People & Stories

The couple decided to sell everything and travel the world

Recently updated on September 1st, 2022 at 03:06 pm

We’ve all dreamed of going on vacation and never coming home, but for most of us it remains just that – a dream. But not for Janice Horton and her husband. Otherwise known as The Backpacking Housewife, Janice is a travel blogger, an author of many romantic adventure novels, a mother to three grown up sons, and the woman who decided to sell everything and travel the world.

After her boys grew up and left home, this nomadic pair sold their house, cars and most belongings, swapping regular life for a life on the road. 6 years on, and they haven’t looked back.

Inspired by Janice’s story, we caught up with her to find out what inspired the couple’s plunge into the great unknown…

Where are you in the world right now, and what are you doing?

We’re currently housesitting in a beautiful chateau, surrounded by countryside and vineyards, in south west France. We are here while I finish writing the third book in my contract for a series of fictional books based on my own travel experiences for my publisher, Harper Collins, in London.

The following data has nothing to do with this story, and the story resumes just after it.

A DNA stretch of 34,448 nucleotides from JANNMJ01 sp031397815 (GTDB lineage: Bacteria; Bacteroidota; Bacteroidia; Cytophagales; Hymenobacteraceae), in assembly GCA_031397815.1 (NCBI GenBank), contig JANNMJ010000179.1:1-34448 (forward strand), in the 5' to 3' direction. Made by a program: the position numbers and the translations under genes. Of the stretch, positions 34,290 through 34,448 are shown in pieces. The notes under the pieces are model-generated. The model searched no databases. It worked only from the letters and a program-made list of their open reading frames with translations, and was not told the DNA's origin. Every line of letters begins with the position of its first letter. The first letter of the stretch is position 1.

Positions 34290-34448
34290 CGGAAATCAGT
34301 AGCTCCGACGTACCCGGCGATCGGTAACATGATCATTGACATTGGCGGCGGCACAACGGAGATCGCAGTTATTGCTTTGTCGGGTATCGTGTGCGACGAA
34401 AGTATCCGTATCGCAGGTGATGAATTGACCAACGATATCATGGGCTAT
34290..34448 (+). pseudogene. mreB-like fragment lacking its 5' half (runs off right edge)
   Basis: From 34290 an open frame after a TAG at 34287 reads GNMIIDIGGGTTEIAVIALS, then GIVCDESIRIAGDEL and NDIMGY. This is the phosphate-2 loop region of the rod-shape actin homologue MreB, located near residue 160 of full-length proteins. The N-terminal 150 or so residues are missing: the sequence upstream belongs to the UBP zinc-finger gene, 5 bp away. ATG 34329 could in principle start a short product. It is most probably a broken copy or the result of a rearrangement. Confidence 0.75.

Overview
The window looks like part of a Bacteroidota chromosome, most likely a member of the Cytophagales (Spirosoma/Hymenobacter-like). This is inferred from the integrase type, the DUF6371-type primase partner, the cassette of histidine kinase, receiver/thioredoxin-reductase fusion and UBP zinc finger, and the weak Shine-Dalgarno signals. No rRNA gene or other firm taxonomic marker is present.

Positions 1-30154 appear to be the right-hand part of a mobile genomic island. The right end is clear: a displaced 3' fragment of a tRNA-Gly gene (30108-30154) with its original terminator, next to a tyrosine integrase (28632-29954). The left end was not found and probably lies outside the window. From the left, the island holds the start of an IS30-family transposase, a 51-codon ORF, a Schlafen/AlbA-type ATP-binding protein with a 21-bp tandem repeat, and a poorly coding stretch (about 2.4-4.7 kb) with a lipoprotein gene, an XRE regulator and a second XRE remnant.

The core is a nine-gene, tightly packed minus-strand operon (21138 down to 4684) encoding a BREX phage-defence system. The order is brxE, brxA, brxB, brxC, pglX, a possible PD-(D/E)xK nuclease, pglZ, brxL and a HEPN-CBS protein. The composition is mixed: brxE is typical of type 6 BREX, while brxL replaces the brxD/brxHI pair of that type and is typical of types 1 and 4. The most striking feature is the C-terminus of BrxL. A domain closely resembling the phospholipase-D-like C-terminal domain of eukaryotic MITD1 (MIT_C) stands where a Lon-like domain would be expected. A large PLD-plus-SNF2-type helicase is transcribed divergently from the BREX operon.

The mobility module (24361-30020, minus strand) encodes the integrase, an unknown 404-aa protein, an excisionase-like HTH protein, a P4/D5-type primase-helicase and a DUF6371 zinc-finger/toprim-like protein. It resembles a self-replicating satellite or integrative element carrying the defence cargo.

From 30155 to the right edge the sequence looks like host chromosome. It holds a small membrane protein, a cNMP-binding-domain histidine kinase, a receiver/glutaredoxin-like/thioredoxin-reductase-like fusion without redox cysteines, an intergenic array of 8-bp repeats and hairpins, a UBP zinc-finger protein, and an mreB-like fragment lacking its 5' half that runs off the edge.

When I first began writing this series of books, we were travelling in Asia, and I was super thrilled to have a book deal. But soon realized that to complete the three manuscripts to deadline, I’d need some downtime from travelling for a while and that’s how we discovered housesitting. Living in France has been the perfect writing retreat! We’ve loved being here, drinking vin and eating fromage, and making lovely French friends.

But we feel our wanderlust returning! Right now, we’re busy planning our next big backpacking adventure around the world.

RELATED CONTENT: France, a timeless destination that will never go out of style

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A post shared by Janice Horton (@janicehortonwriter) on Dec 1, 2018 at 12:00pm PST


What inspired you to pack it all in and go travelling?

I think I might have been born under a wandering star and luckily my husband also loves to travel. Looking back, when we were living in Scotland and working hard to raise our children and maintain our home, we were always also saving up for the next vacation.

We tended to value and prioritise travel experiences over material things.

For example, we’d rather book a holiday than buy a new sofa. Our boys were used to it and they are well travelled too, but only within the time dictated by their school holidays and our accrued time off work.

So, once they graduated university and they left home to live their lives independently of us, we had pretty much decided there was nothing holding us back from selling the empty nest and spending the nest egg on travel and exciting travel experiences!

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A post shared by Janice Horton (@janicehortonwriter) on Jul 11, 2019 at 3:46am PDT


Were people surprised by your decision? What did they say?